Like all good job counselors, Nagel prescribes having an ever-changing elevator speech at the ready. Yet, she emphasizes, it must suit the atmosphere of the room. Remember all those introduce-yourself sessions where the same folks get up and said the exact same script to entirely different audiences? Not too wise.

Nagel suggests bringing up a moment of self-realization and offering a person to root for. It makes you an active agent in your story.

Having a person to root for brings the listener on your side. Remember, people love to root for the underdog, or someone who reminds us of who we are — like the person suffering a first job’s uncertainty or the exhilaration of a first paycheck. Audiences also want to root for individuals with great ideas, or a person who has achieved something they want to be (from mail room to president in 18 short years). It only demands a phrase, but once connected to your listeners, they are on your side.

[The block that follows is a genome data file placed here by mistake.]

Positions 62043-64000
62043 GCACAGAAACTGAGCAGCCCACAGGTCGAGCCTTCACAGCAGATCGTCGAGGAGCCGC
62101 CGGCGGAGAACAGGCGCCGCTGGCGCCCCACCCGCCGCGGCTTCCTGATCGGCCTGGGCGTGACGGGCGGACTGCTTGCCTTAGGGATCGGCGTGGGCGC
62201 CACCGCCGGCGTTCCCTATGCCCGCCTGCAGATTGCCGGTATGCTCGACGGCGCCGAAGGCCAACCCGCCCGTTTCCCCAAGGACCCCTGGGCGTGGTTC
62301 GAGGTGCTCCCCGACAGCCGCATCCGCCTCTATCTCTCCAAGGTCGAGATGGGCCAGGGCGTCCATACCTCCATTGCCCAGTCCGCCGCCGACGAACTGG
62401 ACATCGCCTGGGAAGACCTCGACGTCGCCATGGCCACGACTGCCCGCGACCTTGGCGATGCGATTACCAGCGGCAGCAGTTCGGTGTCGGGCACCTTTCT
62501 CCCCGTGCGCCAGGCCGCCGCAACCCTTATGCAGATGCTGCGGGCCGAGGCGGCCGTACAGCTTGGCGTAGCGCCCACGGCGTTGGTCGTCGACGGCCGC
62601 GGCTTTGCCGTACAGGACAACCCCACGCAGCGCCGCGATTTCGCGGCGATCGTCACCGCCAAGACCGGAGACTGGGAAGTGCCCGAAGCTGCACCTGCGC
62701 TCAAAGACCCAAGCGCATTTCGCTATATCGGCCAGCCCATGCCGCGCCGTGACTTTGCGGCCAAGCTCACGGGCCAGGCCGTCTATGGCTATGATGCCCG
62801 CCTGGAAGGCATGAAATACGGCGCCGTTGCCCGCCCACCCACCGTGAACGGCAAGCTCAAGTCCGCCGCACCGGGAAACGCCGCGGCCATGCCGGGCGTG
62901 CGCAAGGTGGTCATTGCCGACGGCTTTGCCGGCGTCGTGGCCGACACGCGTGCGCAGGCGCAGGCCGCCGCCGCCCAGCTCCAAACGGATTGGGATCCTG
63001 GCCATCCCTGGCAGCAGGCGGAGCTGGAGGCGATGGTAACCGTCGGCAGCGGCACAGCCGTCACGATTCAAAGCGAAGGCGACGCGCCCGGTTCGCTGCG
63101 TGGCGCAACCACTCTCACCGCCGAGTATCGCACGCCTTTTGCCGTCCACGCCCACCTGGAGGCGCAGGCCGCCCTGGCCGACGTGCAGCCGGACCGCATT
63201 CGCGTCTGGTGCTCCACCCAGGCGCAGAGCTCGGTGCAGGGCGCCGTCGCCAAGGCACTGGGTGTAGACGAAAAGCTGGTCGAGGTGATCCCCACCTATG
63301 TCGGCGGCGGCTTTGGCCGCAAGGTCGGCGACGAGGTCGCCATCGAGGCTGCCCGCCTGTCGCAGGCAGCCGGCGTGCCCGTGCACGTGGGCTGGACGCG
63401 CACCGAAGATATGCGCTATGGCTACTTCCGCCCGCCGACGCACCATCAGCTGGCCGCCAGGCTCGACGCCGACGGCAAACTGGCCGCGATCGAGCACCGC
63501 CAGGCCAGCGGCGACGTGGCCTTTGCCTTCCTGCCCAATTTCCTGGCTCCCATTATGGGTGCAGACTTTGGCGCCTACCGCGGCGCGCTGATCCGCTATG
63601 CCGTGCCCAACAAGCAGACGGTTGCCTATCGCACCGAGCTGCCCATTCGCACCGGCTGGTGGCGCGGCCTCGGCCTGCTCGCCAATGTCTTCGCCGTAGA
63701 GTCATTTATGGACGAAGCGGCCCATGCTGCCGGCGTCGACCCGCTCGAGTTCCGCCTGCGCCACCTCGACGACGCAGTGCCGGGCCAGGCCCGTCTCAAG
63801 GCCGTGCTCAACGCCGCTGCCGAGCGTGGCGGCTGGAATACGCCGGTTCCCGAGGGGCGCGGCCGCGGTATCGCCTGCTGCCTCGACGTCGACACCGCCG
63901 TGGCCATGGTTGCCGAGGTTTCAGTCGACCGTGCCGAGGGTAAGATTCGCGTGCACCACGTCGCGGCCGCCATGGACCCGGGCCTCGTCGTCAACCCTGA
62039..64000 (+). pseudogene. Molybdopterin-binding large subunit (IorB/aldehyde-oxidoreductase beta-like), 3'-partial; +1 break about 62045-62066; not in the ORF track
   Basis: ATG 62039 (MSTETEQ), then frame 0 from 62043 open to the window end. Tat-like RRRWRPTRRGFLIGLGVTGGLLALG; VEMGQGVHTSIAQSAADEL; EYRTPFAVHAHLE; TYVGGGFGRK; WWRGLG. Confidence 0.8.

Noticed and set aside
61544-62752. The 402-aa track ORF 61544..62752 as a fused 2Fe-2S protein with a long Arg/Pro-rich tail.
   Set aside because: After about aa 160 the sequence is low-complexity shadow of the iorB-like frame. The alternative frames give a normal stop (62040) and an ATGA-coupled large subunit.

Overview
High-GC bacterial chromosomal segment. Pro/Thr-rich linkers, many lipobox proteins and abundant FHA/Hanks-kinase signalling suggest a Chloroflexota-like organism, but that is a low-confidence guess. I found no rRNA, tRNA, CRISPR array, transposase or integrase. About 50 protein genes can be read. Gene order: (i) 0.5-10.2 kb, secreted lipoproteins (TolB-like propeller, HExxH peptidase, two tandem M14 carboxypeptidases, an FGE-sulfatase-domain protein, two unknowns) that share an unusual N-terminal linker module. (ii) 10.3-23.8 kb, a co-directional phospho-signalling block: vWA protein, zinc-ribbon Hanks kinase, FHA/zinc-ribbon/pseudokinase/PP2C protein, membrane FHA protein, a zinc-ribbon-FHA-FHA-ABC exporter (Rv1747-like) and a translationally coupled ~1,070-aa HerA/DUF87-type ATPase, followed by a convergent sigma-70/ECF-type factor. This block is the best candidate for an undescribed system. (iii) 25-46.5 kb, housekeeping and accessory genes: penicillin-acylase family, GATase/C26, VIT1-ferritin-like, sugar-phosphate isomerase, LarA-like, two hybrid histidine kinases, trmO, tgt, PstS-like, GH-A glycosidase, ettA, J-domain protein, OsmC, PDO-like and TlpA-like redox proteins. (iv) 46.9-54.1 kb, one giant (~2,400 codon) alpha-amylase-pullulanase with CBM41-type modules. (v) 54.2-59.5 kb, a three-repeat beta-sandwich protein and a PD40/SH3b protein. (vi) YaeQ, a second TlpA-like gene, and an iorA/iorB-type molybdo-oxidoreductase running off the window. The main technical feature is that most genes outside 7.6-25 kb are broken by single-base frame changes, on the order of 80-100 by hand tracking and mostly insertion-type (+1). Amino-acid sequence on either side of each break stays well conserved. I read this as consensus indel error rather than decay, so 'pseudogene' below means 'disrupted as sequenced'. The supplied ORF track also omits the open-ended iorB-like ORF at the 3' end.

Sometimes life can do well to emulate the mechanics of art. The complex task of launching a play involves deep emotional dredgings, the height of intellect, and immense attention to detail. For those willing to undertake this multi-level dramaturg style of self-command, the better their odds are in obtaining an improved career path. And almost everything else within the drama of their lives, for that matter.